Premature Birth

While exact figures are difficult to nail down, it is estimated that 15 million premature births occur worldwide each year. Premature birth (or preterm birth) is defined as any live birth that takes place prior to 37 weeks of gestation. In developed countries like the United States — where one out of every eight newborns is at least slightly premature — over 90 percent of premature babies survive. In the Third World, however, the mortality rate is much higher; only 10 percent of prematurely born infants survive in some of the poorer parts of the globe.

Classification of Premature Birth

The World Health Organization categorizes preterm birth according to gestational age. Moderate to Late preterm births are those that occur between the 32nd and 37th weeks of pregnancy. Babies born 28 to 32 weeks early are considered Very Preterm. Premature birth that occurs before the 28th week of pregnancy are considered Extremely Preterm. These children face serious health complications, and many of them do not survive. Those who do survive may suffer severe disabilities for their entire lives. The 24th week of pregnancy is considered the “Limit of Viability,” i.e., the earliest point in gestation at which an infant has at least a 50 percent chance of surviving (although the survival record belongs to James Elgin Gill, who was born in 1987 after only 21 weeks and five days of gestation).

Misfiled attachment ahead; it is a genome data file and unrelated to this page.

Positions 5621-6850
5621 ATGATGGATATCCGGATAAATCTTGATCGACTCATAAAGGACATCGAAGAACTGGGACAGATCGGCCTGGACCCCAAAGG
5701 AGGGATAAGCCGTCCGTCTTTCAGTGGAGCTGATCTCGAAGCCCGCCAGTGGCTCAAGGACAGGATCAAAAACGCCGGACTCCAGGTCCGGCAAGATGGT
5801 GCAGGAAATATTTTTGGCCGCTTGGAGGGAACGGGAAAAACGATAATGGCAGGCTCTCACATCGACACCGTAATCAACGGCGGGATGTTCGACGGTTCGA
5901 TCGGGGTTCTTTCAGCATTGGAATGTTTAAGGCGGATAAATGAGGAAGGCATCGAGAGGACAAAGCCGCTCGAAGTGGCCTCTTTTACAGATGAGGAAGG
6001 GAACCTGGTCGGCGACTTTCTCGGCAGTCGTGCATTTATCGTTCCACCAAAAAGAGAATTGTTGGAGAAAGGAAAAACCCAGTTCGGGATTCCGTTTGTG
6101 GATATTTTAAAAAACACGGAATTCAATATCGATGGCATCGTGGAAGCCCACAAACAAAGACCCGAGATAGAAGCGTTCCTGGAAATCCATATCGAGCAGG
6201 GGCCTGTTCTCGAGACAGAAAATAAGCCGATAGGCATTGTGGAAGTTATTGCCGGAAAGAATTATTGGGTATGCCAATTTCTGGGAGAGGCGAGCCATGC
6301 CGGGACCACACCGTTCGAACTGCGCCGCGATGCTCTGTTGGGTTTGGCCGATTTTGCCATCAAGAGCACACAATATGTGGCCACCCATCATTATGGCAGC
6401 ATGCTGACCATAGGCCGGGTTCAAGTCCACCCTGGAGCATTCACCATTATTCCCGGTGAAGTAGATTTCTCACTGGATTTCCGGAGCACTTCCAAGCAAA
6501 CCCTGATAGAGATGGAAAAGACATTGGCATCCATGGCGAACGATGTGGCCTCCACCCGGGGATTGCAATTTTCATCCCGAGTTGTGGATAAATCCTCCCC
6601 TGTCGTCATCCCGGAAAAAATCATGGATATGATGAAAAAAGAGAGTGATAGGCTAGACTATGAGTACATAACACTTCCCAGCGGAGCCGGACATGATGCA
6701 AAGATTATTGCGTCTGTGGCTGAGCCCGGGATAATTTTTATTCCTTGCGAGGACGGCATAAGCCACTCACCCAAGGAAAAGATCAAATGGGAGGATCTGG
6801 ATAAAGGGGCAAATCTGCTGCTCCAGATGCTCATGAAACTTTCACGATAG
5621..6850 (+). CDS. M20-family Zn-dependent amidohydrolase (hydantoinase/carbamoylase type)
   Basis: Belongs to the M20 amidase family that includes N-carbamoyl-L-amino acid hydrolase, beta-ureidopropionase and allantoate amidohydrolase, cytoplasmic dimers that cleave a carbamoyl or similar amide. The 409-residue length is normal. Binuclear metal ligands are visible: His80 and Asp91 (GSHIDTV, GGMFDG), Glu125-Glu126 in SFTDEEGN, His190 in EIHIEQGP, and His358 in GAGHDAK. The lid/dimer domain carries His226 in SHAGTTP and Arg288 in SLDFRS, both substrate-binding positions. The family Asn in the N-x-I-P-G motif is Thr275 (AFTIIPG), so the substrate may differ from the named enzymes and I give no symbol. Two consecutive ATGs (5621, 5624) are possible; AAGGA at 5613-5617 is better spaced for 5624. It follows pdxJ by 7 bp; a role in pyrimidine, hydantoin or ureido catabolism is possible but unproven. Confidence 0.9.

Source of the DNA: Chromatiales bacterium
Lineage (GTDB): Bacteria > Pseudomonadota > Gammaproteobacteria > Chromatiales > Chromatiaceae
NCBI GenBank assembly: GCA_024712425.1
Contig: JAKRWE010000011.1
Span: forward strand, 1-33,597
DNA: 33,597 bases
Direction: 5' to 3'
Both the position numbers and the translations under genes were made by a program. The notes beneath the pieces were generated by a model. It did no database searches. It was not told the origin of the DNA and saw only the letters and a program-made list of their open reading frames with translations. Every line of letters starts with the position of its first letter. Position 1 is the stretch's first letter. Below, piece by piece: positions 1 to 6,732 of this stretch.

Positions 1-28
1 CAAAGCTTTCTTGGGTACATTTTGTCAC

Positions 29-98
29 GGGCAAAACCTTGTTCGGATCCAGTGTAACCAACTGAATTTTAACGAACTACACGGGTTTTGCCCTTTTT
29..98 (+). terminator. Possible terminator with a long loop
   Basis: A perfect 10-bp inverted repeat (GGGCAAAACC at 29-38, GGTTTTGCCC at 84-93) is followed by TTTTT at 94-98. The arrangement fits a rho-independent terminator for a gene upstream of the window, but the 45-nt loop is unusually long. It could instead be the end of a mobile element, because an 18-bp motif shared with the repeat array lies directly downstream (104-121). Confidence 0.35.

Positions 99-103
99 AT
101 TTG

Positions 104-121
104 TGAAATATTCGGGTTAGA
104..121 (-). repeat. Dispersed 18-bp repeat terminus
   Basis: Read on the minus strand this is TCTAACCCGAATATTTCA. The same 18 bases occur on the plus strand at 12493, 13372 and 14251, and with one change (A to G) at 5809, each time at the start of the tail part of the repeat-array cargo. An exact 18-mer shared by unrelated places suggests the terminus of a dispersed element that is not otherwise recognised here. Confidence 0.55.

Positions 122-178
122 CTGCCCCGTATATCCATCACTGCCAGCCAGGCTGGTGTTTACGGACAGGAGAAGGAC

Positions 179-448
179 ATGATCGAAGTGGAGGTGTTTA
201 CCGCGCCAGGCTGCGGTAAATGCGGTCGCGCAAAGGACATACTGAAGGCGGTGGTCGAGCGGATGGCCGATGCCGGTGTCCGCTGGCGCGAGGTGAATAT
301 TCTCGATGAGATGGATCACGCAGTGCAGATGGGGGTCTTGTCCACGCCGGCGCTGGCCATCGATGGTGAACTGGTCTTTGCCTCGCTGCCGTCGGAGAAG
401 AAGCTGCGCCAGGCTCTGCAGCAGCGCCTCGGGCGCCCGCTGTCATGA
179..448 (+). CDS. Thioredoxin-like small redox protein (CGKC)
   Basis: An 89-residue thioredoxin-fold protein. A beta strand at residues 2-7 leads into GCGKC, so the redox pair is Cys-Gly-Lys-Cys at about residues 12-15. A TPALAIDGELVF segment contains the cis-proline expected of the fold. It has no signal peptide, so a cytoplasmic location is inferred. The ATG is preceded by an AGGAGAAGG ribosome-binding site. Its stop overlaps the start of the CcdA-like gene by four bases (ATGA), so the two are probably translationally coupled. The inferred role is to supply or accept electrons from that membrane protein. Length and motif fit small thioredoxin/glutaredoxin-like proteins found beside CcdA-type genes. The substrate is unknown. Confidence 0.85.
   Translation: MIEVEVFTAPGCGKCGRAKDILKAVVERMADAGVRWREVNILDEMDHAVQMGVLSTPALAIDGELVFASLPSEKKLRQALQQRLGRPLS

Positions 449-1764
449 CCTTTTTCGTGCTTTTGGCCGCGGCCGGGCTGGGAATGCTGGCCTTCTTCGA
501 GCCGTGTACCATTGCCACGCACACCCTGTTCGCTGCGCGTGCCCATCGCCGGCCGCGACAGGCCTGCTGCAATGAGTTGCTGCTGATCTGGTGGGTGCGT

Health Problems Associated with Premature Birth

Premature birth is a frequent cause of low birth weight, and preterm babies often require neonatal intensive care due to incomplete development of their organs. Other problems that can be caused by premature birth include:

  • Small body and disproportionately large head
  • Thin skin, with a slightly transparent appearance
  • Difficulty breathing—many preterm babies lack surfactant, a protein that prevents air sacs in the lungs from collapsing
  • Difficulty feeding due to underdeveloped swallowing reflexes
  • Heart problems
  • Cerebral palsy